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  1. #11
    Insert witty line here... Ponyboy's Avatar
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    Quote Originally Posted by Metamorphosis View Post
    In regards to the idea of being a "go-to" person for a religion...A Christian chaplain isn't really a go to person for anyone that isn't a Christian so I don't see how a Humanist would be any different.
    I didn't mention Christian per se, but it seems you assumed the same thing I did. So could just anybody call themselves a chaplain? Shouldn't there be some type of qualification? Like maybe believing in what you preach (only using that word because I don't know what any other religions call it)? Otherwise, they are just a person in the uniform that can't be depended on because nobody will trust them or know what they believe.
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  2. #12
    LL P. Stewie Beorn's Avatar
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    I don't really care.

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  3. #13
    Theta Male Julius_Van_Der_Beak's Avatar
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    Well, what is the point of a chaplain? I always thought it was basically being a preacher for some military unit. I am really confused about what an atheist preacher would do. But then, I don't really understand what preachers do either.

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  4. #14
    Analytical Dreamer Coriolis's Avatar
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    Quote Originally Posted by cafe View Post
    Don't they have to try to facilitate soldiers of all faiths, regardless of what their own happens to be? If so, I don't see why believing in no deity would be worse than believing in a different deity.
    Quote Originally Posted by Bamboo View Post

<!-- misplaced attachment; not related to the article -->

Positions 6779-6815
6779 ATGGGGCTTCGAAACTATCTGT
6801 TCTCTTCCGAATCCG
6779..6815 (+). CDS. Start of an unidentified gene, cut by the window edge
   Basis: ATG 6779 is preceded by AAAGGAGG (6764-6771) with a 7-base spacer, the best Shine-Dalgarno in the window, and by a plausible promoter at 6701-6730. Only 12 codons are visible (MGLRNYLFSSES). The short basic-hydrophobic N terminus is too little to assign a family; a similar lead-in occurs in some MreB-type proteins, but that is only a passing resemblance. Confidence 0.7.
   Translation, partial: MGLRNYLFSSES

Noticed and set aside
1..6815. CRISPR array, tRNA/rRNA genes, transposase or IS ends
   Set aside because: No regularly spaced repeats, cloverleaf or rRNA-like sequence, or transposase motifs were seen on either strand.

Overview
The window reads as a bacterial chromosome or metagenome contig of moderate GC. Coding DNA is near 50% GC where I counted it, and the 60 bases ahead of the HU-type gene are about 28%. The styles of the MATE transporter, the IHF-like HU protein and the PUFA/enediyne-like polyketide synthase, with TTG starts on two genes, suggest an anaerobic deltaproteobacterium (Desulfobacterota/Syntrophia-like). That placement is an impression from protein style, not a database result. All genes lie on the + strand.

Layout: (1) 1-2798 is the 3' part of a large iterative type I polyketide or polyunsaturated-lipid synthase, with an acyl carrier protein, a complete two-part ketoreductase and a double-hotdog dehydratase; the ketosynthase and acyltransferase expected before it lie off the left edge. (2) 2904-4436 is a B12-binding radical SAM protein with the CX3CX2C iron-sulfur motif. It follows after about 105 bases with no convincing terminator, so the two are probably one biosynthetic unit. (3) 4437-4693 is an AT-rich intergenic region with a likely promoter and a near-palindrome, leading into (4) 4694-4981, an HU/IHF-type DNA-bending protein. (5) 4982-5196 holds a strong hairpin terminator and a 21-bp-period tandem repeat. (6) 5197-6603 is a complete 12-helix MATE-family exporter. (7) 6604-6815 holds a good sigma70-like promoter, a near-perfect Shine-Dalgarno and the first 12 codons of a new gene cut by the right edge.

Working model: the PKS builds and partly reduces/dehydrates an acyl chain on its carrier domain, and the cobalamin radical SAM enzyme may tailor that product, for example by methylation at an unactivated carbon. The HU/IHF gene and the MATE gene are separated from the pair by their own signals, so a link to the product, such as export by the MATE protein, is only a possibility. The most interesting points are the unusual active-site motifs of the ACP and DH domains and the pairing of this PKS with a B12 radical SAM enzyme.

Aside from persons who were concerned with specific theological questions or who needed special ceremony (Catholics), I'd assume that the whole idea is to have another human nearby to provide you with solace and care in a time of doubt or pain and it doesn't particularly matter what faith they are.
    This was my understanding in the military, namely that a given chaplain may be primarily responsible for the everyday spiritual needs of those sharing his/her own faith, but must be prepared to serve as a spiritual and counseling resource for anyone in need. This is especially necessary in-theater and on deployments where there might not be many chaplains on hand, and no chance to consult one of your own faith.

    Quote Originally Posted by iwakar View Post
    I find it odd that the military would be averse to something that could be a strong incentive and encouragement to servicemen and -women that are enlisted or considering enlisting. People that feel supported and understood are happier and more productive... I think this is a sound statement. I also understand that the military lags significantly behind the civilian population in policy and societal attitudes.
    Actually, the military often leads, though with mixed success. The military was racially integrated before many other institutions, and combat exclusions aside, women have long had access to greater responsibility and better training in the military than elsewhere. Benefits offered to civilian employees of the military have generally been ahead of their time relative to civilian jobs. Handling of gays is a significant exception, though the recent Supreme Court decision about DOMA gives military members important benefits still not offered in many civilian settings.

    Quote Originally Posted by Ponyboy View Post